bus_name_has_owner in python
hp at redhat.com
Sat Mar 17 09:49:43 PDT 2007
Tony Houghton wrote:
> I'm writing a python program which can be launched multiple times, but
> only ever runs one instance of itself (a bit like, say, gnome-terminal
> does). So I want it to check whether its dbus service exists and if so
> use it to get the original instance to open another window then exit; if
> the service doesn't exist it starts it itself as well as opening a
> window, and stays running in the background.
> I was using bus_name_has_owner() but it's now deprecated in dbus-python
> 0.80.x because it's in the bindings module. What should I use instead?
> Perhaps get a list of names from the session bus and check whether the
> one I want is among them?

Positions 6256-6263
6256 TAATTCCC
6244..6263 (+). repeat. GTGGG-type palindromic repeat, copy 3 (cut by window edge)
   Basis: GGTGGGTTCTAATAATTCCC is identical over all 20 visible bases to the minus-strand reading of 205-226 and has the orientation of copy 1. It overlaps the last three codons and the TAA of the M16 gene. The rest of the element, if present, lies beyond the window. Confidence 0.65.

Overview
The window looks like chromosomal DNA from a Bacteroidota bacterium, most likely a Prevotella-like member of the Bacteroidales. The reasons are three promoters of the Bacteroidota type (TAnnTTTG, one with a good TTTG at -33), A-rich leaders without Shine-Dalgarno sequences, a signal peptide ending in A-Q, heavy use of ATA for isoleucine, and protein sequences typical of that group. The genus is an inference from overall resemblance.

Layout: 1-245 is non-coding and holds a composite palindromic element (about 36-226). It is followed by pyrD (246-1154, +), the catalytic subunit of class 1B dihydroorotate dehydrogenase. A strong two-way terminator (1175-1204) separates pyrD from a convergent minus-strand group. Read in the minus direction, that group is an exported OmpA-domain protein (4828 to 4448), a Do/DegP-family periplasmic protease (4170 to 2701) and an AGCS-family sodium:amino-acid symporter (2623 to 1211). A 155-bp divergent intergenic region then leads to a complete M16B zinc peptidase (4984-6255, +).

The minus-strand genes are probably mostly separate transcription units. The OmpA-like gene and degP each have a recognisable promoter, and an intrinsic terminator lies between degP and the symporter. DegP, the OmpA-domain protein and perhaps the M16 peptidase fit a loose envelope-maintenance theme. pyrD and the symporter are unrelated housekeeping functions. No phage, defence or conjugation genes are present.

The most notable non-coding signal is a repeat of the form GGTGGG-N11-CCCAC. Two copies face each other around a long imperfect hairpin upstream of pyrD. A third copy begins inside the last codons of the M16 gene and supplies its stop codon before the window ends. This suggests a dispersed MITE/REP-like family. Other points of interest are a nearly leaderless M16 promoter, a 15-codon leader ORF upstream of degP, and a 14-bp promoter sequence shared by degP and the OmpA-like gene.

1) you should not use bus_name_has_owner() for this because you're
creating a race condition. Instead, you need to write the code as follows:
- try to request the name
- if the request *fails* due to an existing owner, then exit
- otherwise, you are the unique instance and can continue
This guarantees that you either have the name or someone else does.
Also, this way uses fewer round trips and is thus a bit faster.
It is also "traditional" to have a "--replace" command line option,
which means when requesting the name to specify the "replace existing"
flag. This is mostly useful when debugging (you don't have to manually
exit the old instance, just run a new one with --replace). But it may
have other uses. To do this you need the app to exit anytime it loses
the bus name, which means listening for the NameLost signal.
2) if you did want to use bus_name_has_owner() (which you don't) you
would just create a proxy object for the org.freedesktop.DBus bus name
and interface, and call methods on that proxy
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